1. The World Bank had some success in identifying and analyzing political and governance risks, but less in operationalizing its findings. Although the World Bank was able to tackle some political economy constraints through disbursement-linked indicators and recalibration of the CPF to directly address fragility drivers, project design sometimes fell short with respect to political risk mitigation. In some cases, this undermined results and may have helped contribute to unintended consequences, such as weakening the authority of the independent anticorruption court (Pôles Anti-Corruption) by supporting the establishment of a separate court dedicated to trying high-profile politicians.
  2. Given significant reversal of reforms supported by DPOs in the face of elite capture in Madagascar, the World Bank may want to (i) strengthen how it assesses whether the conditions for budget support operations are adequate, (ii) more clearly identify the risks to sustainability, and (iii) better articulate risk mitigation strategies. Vested interests in Madagascar were often successful at undermining reform efforts, particularly as they related to increasing the transparency of tax expenditures and improving governance in the energy sector, suggesting the need to better tailor project design to the challenging context.
  3. Strengthening the World Bank’s engagement with CSOs to a more collaborative one could help achieve a greater level of accountability in a context such as that of Madagascar with weak checks and balances. The results of the World Bank’s sustained but limited support to CSOs (coordinated through the NGO SAHA) to improve social accountability mechanisms demonstrate the potential value added of supporting civil society on a larger scale. Increased collaboration could also make the World Bank more aware of unintended consequences for homegrown anticorruption initiatives.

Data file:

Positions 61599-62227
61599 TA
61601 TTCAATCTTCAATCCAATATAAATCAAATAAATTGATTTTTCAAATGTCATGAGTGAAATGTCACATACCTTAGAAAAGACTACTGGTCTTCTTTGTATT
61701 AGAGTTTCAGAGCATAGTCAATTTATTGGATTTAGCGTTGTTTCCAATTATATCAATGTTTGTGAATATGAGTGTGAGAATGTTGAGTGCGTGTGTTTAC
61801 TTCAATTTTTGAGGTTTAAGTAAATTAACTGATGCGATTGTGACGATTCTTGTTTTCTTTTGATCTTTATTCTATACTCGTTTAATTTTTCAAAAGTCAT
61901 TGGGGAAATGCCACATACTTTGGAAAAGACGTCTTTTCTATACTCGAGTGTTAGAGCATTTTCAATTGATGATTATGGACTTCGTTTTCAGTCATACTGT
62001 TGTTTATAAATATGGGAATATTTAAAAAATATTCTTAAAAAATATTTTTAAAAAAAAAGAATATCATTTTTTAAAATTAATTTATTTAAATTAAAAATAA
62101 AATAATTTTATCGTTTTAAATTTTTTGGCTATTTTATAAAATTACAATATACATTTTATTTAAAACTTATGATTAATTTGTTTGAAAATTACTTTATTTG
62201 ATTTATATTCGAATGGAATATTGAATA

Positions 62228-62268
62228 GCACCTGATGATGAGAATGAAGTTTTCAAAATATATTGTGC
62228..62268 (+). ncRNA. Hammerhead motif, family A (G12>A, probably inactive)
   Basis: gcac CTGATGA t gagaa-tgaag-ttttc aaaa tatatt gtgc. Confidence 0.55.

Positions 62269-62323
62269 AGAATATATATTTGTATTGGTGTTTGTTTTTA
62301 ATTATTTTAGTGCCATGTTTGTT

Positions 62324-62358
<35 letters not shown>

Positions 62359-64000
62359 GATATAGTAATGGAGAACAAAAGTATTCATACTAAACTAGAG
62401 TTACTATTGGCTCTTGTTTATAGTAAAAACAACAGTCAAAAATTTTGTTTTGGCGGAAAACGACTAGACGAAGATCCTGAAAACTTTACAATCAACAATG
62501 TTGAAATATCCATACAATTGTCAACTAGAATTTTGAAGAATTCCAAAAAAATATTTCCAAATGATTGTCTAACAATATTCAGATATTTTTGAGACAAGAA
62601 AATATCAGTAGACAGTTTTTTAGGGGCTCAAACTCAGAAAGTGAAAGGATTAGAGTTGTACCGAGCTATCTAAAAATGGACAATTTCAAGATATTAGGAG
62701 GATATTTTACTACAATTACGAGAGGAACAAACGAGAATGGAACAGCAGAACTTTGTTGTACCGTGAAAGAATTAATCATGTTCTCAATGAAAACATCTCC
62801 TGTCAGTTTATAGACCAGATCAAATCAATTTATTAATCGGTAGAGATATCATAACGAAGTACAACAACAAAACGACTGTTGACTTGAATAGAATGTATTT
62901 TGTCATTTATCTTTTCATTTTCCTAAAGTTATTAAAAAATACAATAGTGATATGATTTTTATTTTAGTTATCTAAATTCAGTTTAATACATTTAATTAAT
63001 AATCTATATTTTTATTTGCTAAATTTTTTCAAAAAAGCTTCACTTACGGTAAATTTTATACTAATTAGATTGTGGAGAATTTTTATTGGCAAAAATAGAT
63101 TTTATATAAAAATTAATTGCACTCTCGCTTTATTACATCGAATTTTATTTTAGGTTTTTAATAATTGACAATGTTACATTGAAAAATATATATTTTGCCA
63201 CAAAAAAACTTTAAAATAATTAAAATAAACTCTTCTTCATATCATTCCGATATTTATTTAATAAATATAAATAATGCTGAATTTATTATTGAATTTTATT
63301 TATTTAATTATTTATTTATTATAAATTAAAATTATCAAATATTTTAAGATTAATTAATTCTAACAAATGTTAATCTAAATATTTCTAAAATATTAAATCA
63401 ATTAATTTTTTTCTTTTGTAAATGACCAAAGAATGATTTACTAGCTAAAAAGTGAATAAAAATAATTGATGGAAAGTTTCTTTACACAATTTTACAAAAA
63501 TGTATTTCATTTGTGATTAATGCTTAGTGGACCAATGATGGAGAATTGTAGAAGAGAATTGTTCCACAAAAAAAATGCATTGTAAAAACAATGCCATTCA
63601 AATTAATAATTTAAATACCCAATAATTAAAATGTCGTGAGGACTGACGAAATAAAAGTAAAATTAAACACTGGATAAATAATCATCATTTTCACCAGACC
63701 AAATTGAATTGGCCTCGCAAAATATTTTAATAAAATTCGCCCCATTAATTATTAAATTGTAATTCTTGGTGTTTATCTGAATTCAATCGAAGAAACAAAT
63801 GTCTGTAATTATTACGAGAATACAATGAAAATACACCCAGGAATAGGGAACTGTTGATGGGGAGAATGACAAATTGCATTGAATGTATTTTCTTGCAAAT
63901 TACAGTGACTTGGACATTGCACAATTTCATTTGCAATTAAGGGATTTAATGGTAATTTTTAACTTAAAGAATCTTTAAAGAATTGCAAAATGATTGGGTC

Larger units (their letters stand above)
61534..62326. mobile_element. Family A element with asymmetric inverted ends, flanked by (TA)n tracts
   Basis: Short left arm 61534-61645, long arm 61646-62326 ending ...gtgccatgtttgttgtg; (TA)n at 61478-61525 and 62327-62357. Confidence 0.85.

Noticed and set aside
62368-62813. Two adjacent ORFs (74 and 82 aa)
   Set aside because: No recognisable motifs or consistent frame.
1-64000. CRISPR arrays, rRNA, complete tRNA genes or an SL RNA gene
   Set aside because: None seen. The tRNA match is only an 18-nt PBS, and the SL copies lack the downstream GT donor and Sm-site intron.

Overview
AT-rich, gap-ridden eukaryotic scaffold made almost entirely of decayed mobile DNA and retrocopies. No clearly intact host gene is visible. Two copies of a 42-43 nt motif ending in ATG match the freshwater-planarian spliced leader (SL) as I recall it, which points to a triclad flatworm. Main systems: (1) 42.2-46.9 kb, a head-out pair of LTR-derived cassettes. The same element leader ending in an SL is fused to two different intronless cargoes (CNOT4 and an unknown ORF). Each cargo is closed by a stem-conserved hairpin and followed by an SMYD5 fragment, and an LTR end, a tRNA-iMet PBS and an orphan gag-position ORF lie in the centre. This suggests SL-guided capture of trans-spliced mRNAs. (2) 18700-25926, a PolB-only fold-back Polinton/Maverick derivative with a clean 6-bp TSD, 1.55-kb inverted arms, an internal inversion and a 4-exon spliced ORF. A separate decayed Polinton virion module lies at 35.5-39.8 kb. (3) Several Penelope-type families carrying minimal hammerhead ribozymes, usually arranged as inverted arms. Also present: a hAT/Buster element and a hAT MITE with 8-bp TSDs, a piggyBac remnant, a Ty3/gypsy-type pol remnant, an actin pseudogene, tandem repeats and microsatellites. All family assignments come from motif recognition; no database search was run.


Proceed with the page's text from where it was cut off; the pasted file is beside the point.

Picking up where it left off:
4. Addressing longer-term development in rural areas requires adapting support to the needs of Malagasy smallholders and smallholder production systems. The World Bank–supported strategy to improve agricultural productivity largely focused on yield per hectare, which did not fully consider the high vulnerability and low investment capacity of Malagasy smallholders or their preference for diversification over specialization. For example, World Bank support that introduced new technologies insufficiently considered that most smallholders are constrained by poverty and are not able to adopt new techniques that require additional investments. Indeed, the Bank Group’s agribusiness interventions supporting value chains largely benefited medium- to large-scale clients, as smallholders did not have the capacity to take advantage of new markets. This reflects a more general finding that poverty traps are not conducive to risk taking or delayed benefits, which are often necessary when adopting new technologies.
  5. The World Bank worked best in Madagascar’s rural areas when it coordinated across sectors—a lesson adopted and reflected in the current portfolio. Addressing natural resource management in Madagascar required complementary support across sectors. As an example, the World Bank’s decision not to deliver some forms of complementary assistance to support local community livelihoods had a negative impact on its forest management activities. Although there are often impediments and disincentives to coordination within both government and the World Bank, sectoral coordination, when it occurred (from the ministerial to the community level), fostered more sustainable gains in rural areas.